Thapa I.,Bird Conservation Nepal | Butchart S.H.M.,BirdLife International | Gurung H.,Bird Conservation Nepal | Stattersfield A.J.,BirdLife International | And 2 more authors.
ORYX | Year: 2016

Policy-makers are paying increasing attention to ecosystem services, given improved understanding that they underpin human well-being, and following their integration within the Aichi Targets of the Convention on Biological Diversity. Decision-makers need information on trends in biodiversity and ecosystem services but tools for assessing the latter are often expensive, technically demanding and ignore the local context. In this study we used a simple, replicable participatory assessment approach to gather information on ecosystem services at important sites for biodiversity conservation in Nepal, to feed into local and national decision-making. Through engaging knowledgeable stakeholders we assessed the services delivered by Nepal's 27 Important Bird and Biodiversity Areas, the pressures affecting services through impacts on land cover and land use, and the consequences of these for people. We found that these sites provide ecosystem services to beneficiaries at a range of scales but under current pressures the balance of services will change, with local communities incurring the greatest costs. The approach provided valuable information on the trade-offs between ecosystem services and between different people, developed the capacity of civil society to engage in decision-making at the local and national level, and provided digestible information for Nepal's government. We recommend this approach in other countries where there is a lack of information on the likely impacts of land-use change on ecosystem services and people. Copyright © Fauna & Flora International 2014.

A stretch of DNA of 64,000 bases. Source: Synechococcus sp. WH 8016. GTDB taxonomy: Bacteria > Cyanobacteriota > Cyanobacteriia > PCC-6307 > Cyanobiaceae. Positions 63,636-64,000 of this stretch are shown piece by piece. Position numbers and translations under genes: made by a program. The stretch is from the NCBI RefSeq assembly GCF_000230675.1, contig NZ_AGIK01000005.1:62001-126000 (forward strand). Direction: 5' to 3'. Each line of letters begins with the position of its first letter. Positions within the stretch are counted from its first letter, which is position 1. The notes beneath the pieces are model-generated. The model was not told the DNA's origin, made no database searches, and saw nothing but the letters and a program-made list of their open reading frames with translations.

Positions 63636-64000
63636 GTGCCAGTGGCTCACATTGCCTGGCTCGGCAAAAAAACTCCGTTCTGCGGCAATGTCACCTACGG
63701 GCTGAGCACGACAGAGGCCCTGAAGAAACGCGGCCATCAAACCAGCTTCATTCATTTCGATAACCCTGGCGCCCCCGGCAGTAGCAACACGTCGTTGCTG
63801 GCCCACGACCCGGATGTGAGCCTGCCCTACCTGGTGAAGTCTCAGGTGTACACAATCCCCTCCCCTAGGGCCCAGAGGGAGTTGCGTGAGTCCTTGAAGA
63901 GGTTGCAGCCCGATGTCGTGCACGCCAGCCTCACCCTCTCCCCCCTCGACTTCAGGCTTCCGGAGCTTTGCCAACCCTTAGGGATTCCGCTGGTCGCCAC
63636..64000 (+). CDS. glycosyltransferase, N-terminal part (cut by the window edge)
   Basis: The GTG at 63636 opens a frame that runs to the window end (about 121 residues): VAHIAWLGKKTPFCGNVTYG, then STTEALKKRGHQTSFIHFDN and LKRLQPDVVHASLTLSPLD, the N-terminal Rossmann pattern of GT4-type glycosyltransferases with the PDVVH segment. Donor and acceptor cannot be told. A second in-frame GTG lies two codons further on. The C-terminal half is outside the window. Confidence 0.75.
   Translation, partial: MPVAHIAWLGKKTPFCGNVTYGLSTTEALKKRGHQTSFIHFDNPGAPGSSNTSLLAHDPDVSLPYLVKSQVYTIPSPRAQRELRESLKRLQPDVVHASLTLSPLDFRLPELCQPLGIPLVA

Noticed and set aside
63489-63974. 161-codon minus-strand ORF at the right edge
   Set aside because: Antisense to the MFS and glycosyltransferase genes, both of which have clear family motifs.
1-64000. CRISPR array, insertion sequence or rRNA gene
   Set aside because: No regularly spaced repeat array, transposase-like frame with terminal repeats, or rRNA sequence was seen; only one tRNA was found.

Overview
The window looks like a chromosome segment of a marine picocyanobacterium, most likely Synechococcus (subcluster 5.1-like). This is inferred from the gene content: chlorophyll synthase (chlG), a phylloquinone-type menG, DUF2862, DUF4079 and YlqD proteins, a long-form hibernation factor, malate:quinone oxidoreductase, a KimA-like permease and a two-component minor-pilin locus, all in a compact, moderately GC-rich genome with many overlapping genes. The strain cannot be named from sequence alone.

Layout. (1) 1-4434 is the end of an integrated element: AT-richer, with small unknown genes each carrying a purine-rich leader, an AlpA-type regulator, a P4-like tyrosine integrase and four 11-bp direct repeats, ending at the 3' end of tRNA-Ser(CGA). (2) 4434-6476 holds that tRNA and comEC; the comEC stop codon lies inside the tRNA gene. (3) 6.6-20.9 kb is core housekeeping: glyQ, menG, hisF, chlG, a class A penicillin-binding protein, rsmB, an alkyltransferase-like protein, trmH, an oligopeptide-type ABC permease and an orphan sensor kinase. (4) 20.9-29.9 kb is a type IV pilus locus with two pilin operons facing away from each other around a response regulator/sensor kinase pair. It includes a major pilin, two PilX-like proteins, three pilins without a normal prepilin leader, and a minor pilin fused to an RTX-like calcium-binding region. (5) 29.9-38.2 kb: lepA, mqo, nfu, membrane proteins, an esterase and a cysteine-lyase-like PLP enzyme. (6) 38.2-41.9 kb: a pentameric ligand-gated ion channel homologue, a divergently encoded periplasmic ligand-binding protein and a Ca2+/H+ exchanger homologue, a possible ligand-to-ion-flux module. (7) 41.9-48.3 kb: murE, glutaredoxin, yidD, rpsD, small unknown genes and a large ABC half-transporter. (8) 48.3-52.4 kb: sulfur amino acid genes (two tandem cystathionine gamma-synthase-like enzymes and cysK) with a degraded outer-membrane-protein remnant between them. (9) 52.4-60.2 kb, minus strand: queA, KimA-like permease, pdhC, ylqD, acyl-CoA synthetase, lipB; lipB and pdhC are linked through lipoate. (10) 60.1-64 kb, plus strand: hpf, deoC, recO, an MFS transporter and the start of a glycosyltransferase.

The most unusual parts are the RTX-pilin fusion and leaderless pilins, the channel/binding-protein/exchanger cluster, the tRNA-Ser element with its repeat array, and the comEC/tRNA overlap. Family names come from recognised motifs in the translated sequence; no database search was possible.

Birch J.C.,BirdLife International | Thapa I.,Bird Conservation Nepal | Balmford A.,University of Cambridge | Bradbury R.B.,Center for Conservation Science | And 11 more authors.
Ecosystem Services | Year: 2014

In Nepal, community forestry is part of a national strategy for livelihoods improvement and environmental protection. However, analysis of the social, economic and environmental impacts of community forestry is often limited, restricted to a narrow set of benefits (e.g. non-timber forest products) and rarely makes comparisons with alternative land-use options (e.g. agriculture). This study, conducted at Phulchoki Mountain Forest Important Bird and Biodiversity Area (IBA) in the Kathmandu Valley, used methods from the Toolkit for Ecosystem Service Site-based Assessment (TESSA) to compare multiple ecosystem service values (including carbon storage, greenhouse gas sequestration, water provision, water quality, harvested wild goods, cultivated goods and nature-based recreation) provided by the site in its current state and a plausible alternative state in which community forestry had not been implemented. We found that outcomes from community forestry have been favourable for most stakeholders, at most scales, for most services and for important biodiversity at the site. However, not all ecosystem services can be maximised simultaneously, and impacts of land-use decisions on service beneficiaries appear to differ according to socio-economic factors. The policy implications of our findings are discussed in the context of proposals to designate Phulchoki Mountain Forest IBA as part of a Conservation Area. © 2014 Elsevier B.V.